[interview] Revolt!: Ki Joyo Sardo H. Hutauruk

Here's FXDB's interview with Ki Joyo Sardo H. Hutauruk of Revolt!:

How did Revolt! start?

In 1998 I was a guitarist in a band playing songs from Jimi Hendrix and Grand Funk Railroad. We love vintage style music and vintage tone. But there were no amps or pedals that had those vintage tones around us. At the same time, I got a book about making guitar effect, most of its content actually came from internet. I soon got really interested to build a Fuzz Face and succeeded (pictures here). Then it was just like a drug addiction: I made other clones...

In 2001 I shared the idea with some friends and made a team of 3, later 4, people, but it was not easy and after a while they left. By 2004, I was working alone. In the same year, I got married and my wife decided to quit her job and help me with my business until now.

When I started internet was the only way for me to learn about electronics and effect pedals. RG Keen and JD Sleep have been my "online personal gurus". I owe them a lot. The musicians were another important factor for Revolt. I got guidance about tone, or what people seek, from the many musicians involved in the evolution of Revolt. Just to mention some from the  early years:

  • Rama Satria and "Gugun" Muhammad Gunawan
  • Age from "Apes on The Roof"
  • Baron Soulmate
  • Danial Sigarlaki
  • etc.

Revolt!Where do the name and logo come from?

The name Revolt! comes from an idea about the situation here in Indonesia around the years of 1998. Indonesian musicians could not get the pedals they wanted, because of the limited availability of musical products here in Indonesia. So I realized that I could revolt against this situation by making pedals and helping musicians get a good tone at a reasonable and affordable price. That's the idea of Revolt! It was also a hard situation for me, since I didn't make enough money to make a living from it. So my parents and family strongly opposed this idea. It was a really-really hard situation for me to set up Revolt, even until 2006.

The Revolt! logo has to reflects "strong and tough" feelings, because at the time I set up the company, it was a really hard situation for me. At first I just made the logo with Revolt! with red Arial text in a red frame with gold background:

  • Gold: noble goals (building pedals people could not afford otherwise)
  • Red: strong, tough, brave, considering the hard situation

Then I changed the logo with "steel-like" text on a golden shield.

  • Gold: noble goals
  • Steel: strong, tough

What sets Revolt! apart from other builders?

We make affordable high quality pedals for my people in Indonesia. We focus on Indonesia, but we also want to go international. We have to be useful for, at least, our nearest people. So it's a bit like "think globally, act locally". I'm an internationalist in philosophy, but my products have to be useful for the people around me or who interact with me. And that is mostly Indonesian people.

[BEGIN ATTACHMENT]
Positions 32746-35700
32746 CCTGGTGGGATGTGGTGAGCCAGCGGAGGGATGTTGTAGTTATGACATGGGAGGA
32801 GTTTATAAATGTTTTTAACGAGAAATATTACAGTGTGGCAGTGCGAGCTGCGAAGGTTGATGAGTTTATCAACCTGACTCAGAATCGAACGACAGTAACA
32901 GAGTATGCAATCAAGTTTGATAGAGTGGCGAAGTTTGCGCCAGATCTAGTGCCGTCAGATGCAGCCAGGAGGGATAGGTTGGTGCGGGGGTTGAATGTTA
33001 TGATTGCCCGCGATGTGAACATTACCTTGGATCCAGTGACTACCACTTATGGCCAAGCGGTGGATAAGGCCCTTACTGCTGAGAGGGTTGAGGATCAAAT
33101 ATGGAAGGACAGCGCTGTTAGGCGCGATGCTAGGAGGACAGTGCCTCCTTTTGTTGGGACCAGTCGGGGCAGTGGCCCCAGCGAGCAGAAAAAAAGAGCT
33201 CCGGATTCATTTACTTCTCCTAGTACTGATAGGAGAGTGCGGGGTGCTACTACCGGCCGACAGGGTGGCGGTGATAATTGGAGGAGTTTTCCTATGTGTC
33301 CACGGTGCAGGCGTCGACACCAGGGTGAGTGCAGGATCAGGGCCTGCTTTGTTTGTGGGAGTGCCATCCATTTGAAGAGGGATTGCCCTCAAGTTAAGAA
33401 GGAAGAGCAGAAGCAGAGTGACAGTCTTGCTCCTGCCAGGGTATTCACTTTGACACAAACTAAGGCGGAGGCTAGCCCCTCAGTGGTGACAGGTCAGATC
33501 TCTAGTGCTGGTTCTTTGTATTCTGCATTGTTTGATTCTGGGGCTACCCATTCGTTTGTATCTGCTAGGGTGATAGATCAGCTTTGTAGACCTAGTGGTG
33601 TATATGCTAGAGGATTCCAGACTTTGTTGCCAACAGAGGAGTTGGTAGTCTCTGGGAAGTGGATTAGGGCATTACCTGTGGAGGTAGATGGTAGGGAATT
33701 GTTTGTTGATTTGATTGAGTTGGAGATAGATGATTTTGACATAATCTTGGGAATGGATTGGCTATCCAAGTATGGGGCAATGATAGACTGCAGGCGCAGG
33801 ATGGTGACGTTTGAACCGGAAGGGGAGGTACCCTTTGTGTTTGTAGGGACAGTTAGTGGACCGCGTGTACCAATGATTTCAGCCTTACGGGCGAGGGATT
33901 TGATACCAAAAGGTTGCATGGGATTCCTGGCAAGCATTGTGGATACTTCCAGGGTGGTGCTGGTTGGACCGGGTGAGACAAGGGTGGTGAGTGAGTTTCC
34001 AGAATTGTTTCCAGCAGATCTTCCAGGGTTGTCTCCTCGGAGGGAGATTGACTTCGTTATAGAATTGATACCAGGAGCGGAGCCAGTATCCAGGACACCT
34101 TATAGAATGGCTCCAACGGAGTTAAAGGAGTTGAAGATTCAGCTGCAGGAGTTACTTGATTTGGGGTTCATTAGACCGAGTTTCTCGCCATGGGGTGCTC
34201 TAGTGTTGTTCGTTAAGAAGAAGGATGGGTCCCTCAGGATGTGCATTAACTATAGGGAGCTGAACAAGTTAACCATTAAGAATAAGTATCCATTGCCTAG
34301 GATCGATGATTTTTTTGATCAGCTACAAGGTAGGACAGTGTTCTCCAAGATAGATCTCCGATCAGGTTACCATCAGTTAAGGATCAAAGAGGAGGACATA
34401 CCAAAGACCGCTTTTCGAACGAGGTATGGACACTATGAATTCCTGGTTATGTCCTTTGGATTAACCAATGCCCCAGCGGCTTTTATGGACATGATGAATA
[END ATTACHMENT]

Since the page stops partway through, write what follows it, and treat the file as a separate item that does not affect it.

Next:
How do you start on a new pedal?Revolt! Solid Steel

Either from my own idea: usually from reading something, an incidental discussion,... or from a request of a musician that came to us.

To finish a pedal it can take from 1 month to 8 years!! Yes it does happen!

How do you name your pedals?

Each pedals has its own story, there's no connection between those names.

Can you tell us something about the production process?

I build all pedals in-house. I design the circuit and PCB, I make the PCBs by hand with my wife, my wife populates it.

The enclosures are either bought (for the mini series) or made by me from sheets of metal. I also finish the pedals, usually with stickers, something paint/airbrush/chrome/... and do the final assembly.

How important is the look of your pedals?

Very important. For us, it's the most challenging struggle inside Revolt!

Is parts selection important?

Yes. I don't really focus on brands, but mostly, each part has its influence on the tone.

We use 50pF capacitors  in both the Big Butt and the Solid Steel pedals, but we use a ceramic 50pF capacitor in the Big Butt, while the SOLID STEEL uses 50pF silver mica capacitor.

Revolt! RoboFaceWhich of your pedals makes you most proud?

The RoboFace, fuzz pedals were my first obsession. I made the prototype around 2002, but it took ten years to get to the point where I finally was satisfied with the look of it.

Which of your pedals was your toughest build?

The Solid Steel and American Muscle. It uses a transistor with a specific value, I have to select each transistor by hand.

Which of your pedals is the most popular?

  • 2001 - 2005: ASIA, the most affordable TubeScreamer clone around :)
  • 2005 - 2008: Amp Mutator, the most affordable hi quality (cabinet simulated) Amp Simulator around :) 
  • 2007 - now: Big Butt, most wanted "clean to crunch tube amp tone" in a box

Who uses your pedals and for which genres?

I make a lot of pedals for blues as that's my own favorite style of music, but I interact with a lot of musicians, from a lot of genres and they helped me developing new products.

For example:

  • my delay is the result of a very intense cooperation with a shoegazer guitarist.
  • my hi gain distortion is the result of a very intense cooperation with a heavy metal guitarist.
  • my hi gain amp simulation is the result of a very intense cooperation with some modern metal guitarists.

Some famous Indonesian guitarists use my pedals. The last signature pedal from Revolt is the "Tjahjo Wisanggeni Overdrive pedal".Revolt! Amp Mutator

What does the future of Revolt! look like?

I don't have any very important plans, I just try to develop new pedals.

Are you working on any new products?

I'm designing a spring reverb pedal. I'm expecting it to be done in 1-2 months.

Subscribe to our newsletter

Also check out Effects Database's social media accounts: